by Collyn Rivers – Updated May 2020
Safe Toilet Chemicals
Safe toilet chemicals are essential, but some toilet chemicals kill essential bacteria in septic and environmental systems: some are toxic – this article explains all.
To safely dispose of toilet waste is a major problem for travel trailer and motorhome owners who free camp. Safe toilet chemicals are essential as faecal matter endangers humans. Many toilet chemicals, however, contain non-biodegradable content. Worse, they kill essentially needed bacteria in ‘long drop’ and septic systems.
Safe toilet chemicals
So-called bio-stimulant products are environmentally friendly. Adding oxidising agents (or enzymes), speeds up nature’s breakdown of faecal matter. It also reduces smells.
You can empty safely treated sewage into septic and sewage treatment plants, but not some so-called environmental systems. Environmentally safe toilet chemicals are oxygen-loving bio-stimulants – such as live bacteria and yeasts.
Known to be safe toilet chemicals include Bio-Pack, Odour-B-Gone, Aqua Kem Green and Aqua Kem Rinse (but not necessarily related products), and BioMagic.
Their makers claim Envir-Chem, Reliance Bio-Blue, Century Blue Clean N Fresh, and Chempace bioFORCE to be safe.
Safe toilet chemicals – biocides kill all bacteria
Biocides kill all bacteria – good or bad. If you treat toilet waste this way it becomes allergenic: some people claim it possibly triggers cancer. Adding a further chemical reduces the stench of sewage broken down non-aerobically.
The industry claims that sewage so-treated is disposable in sewage treatment plants. Biocidic chemicals, however, kill bacteria indiscriminately. This causes many that rely on septic tanks to have a concern about their facilities.
Never use formaldehyde
The major risk to the ecology is formaldehyde. The US Department of Toxic Substances Control states: ‘Chemical toilet additives include chemicals that are known to cause septic tank failures by killing the bacteria essential to the treatment process in the septic tank. Formaldehyde can thus cause these to die in holding tanks as it controls odour by killing bacteria. When a septic system fails, sewage waste does not break down. It can cause an increased risk to people in contact with raw sewage.’ The Department also warns against de-deodorisers such as Bronopol, Dowicil and Glutaraldehyde.
Check the declared content of any product. One, promoted as ‘environmentally safe’, has the (obligatory) Material Safety Data Sheet stating it contains Bronopol. Chemtech’s Portasol claims to be environmentally friendly, but its data-sheet states it contains 10 g/L Glutaraldehyde.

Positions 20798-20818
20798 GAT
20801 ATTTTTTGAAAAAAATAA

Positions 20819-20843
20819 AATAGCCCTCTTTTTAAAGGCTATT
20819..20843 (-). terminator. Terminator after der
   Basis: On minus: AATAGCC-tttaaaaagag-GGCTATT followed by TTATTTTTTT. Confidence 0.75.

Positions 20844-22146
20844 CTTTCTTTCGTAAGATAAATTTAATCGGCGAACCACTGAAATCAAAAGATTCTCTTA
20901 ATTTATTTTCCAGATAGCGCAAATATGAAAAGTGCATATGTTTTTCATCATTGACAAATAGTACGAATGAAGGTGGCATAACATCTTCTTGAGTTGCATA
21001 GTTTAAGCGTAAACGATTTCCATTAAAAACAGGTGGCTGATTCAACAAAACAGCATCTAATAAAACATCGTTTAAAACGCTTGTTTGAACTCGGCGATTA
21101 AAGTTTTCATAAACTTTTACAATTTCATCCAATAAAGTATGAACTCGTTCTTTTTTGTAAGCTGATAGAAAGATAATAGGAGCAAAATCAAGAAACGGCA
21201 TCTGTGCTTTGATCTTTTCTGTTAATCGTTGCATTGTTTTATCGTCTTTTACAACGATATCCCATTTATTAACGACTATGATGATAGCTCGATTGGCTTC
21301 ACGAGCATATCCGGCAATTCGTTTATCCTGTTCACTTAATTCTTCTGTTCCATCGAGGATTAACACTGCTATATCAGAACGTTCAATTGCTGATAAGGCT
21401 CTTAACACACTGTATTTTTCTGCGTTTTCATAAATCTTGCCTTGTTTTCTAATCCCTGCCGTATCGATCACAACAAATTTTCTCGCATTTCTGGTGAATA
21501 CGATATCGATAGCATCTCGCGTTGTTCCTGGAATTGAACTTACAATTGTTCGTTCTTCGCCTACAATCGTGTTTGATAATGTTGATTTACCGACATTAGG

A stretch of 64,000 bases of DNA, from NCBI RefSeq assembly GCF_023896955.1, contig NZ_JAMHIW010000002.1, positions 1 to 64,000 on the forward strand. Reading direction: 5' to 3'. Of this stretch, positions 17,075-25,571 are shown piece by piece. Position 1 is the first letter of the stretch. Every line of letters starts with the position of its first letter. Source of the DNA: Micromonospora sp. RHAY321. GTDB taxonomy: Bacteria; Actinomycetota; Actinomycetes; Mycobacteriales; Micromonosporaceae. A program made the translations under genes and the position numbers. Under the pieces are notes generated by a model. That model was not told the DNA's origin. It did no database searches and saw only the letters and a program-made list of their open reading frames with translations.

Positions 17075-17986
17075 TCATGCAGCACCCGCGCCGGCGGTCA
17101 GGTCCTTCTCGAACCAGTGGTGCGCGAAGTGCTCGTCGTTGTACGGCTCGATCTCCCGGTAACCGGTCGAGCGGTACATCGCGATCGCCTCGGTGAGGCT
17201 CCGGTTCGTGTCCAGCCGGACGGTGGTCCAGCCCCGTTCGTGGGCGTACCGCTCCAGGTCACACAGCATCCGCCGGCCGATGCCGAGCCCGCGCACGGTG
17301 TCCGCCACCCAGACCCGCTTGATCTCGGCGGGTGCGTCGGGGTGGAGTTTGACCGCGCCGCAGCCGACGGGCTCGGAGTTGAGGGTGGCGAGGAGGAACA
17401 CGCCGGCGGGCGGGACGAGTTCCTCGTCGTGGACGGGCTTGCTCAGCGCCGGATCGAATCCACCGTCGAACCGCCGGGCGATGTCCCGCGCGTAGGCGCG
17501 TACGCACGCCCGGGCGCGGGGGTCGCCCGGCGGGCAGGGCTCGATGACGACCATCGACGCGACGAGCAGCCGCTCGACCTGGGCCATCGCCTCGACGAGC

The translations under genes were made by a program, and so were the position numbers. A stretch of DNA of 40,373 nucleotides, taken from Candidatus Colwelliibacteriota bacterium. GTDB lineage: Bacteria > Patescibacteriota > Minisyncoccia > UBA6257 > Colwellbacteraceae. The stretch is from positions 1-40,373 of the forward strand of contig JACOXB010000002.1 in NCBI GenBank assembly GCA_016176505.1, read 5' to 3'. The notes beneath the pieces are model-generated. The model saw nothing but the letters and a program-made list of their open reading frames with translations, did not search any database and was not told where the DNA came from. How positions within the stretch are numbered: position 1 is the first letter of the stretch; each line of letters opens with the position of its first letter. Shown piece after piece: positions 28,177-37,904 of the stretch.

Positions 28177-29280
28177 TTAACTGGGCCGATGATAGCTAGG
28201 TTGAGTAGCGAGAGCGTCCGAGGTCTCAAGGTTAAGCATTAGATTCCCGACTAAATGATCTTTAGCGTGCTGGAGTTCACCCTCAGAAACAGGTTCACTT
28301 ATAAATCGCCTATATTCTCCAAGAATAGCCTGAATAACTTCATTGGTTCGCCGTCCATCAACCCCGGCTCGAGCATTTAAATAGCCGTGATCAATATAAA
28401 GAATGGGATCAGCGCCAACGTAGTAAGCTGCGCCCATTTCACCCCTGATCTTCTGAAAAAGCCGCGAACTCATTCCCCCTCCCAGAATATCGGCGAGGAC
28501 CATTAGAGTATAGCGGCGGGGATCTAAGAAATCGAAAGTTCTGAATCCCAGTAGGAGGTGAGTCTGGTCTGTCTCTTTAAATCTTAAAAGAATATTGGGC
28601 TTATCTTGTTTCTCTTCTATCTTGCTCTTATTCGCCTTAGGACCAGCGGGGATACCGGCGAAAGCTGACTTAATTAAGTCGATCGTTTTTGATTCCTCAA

Be wary of home-made chemicals. Most contain bleach or Pine-O-Clean. Such material is cheap and effective, however, kills essentially needed bacteria. This is not a problem if the waste is disposed of in town sewerage systems. Do not, however, empty it into environmental or septic systems.
Is Napisan a safe toilet chemical?
Many RV owners suggest using Napisan (or similar) products. Napisan and its many ‘look-alikes’ contain sodium percarbonate. This, in water, breaks down to soda ash and hydrogen peroxide. An additive makes the faecal matter smell less bad.
This works well from an RV user viewpoint but content information, however, is hard to obtain for look-alikes. These may include chemicals that are poison to marine life. Some makers warn they are not safe to use in septic and similar systems.
Some such products claim to be bio-degradable to Australian Standard 4351. But that Standard relates only to ‘surfactants’ – a detergent ‘wetting’ effect. It is thus not relevant.
These products are cheap. They are, however, only border-line effective in breaking down faecal matter and reducing smells. Using them may damage the environment.
Napisan – a professional view
Emeritus Professor Ian Jenkins (previously Professor of Chemistry at Griffith University) has kindly provided an independent professional opinion on safe toilet chemicals.
The authoritative article explains the active ingredient (in Napisan and associated products) that does the job is sodium percarbonate. It contains from 25%-35%.
You can buy sodium carbonate (100%) in bulk. Brewing supply companies sell it for about $5.50 a kilo. Emeritus Professor Jenkins explains how to use it.
Use only safe toilet chemicals
You can safely use proven bio-friendly toilet chemicals to treat sewage for city sewage treatment plants. But if you travel a lot, be 100% certain the chemicals are bio-friendly. If not you can ruin costly septic systems.
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